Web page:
• ColdDimSum

    The ending was more of a general ‘please don’t assume you know me just because I identify Agnostic’. I’m about as hardline against religion and superstitious beliefs as you can get. We could probably find very few practical issues wrt god or religion where we disagree. So I’m aware that I’m putting a very fine point on it.

    As I said, I don’t have an issue with the Atheist label. My position is more akin to Bertrand Russell:

    I never know whether I should say “Agnostic” or whether I should say “Atheist”. It is a very difficult question and I daresay that some of you have been troubled by it. As a philosopher, if I were speaking to a purely philosophic audience I should say that I ought to describe myself as an Agnostic, because I do not think that there is a conclusive argument by which one prove that there is not a God.

    On the other hand, if I am to convey the right impression to the ordinary man in the street I think I ought to say that I am an Atheist, because when I say that I cannot prove that there is not a God, I ought to add equally that I cannot prove that there are not the Homeric gods.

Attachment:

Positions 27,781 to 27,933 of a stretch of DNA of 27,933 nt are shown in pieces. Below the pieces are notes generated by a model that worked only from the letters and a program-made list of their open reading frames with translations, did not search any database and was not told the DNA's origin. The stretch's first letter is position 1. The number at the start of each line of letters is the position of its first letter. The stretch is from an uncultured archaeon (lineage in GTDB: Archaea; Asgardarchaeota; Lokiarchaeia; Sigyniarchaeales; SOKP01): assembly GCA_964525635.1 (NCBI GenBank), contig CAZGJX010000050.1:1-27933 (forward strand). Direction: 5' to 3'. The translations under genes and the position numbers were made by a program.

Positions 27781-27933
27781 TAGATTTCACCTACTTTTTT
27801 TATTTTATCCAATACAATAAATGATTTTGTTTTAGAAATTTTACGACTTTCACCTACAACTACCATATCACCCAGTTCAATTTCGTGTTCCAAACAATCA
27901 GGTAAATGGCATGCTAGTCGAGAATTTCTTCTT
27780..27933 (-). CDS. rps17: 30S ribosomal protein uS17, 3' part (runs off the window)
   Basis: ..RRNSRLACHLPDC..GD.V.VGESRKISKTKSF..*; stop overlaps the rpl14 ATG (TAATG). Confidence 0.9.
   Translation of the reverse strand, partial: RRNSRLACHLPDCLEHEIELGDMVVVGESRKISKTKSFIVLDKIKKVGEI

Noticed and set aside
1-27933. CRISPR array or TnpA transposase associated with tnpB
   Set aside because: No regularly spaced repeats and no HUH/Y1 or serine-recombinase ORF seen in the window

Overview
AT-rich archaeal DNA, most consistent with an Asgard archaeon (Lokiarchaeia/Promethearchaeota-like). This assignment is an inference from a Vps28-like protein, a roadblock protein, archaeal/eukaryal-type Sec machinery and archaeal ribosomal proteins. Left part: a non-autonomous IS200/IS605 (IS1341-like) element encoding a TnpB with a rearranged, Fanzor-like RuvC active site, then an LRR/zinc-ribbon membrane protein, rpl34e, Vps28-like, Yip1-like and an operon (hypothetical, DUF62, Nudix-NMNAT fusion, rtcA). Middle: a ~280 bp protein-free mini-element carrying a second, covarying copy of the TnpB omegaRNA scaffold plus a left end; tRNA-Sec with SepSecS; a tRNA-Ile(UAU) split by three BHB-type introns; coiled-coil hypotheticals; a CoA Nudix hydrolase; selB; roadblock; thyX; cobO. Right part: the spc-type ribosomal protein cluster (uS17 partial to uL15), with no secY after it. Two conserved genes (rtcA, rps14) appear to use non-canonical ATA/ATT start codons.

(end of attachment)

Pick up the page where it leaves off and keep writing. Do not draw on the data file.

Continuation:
• Mr Anonymous

    I agree. Good article. Myself I admit my atheism is rather weak because I still mix it up with some deism and agnosticism. But one thing I know; I dislike dogmaticism. Whether from some religious fanatic or a freethinking person. Don’t put our minds in some chains, please.

  • pandora bracelets

    Hi I am so happy I found your blog, I really found you by accident, while I was browsing on Bing for something else, Regardless I am here now and would just like to say thanks a lot for a marvelous post and a all round thrilling blog (I also love the theme/design), I don韙 have time to read through it all at the moment but I have book-marked it and also included your RSS feeds, so when I have time I will be back to read more, Please do keep up the awesome work.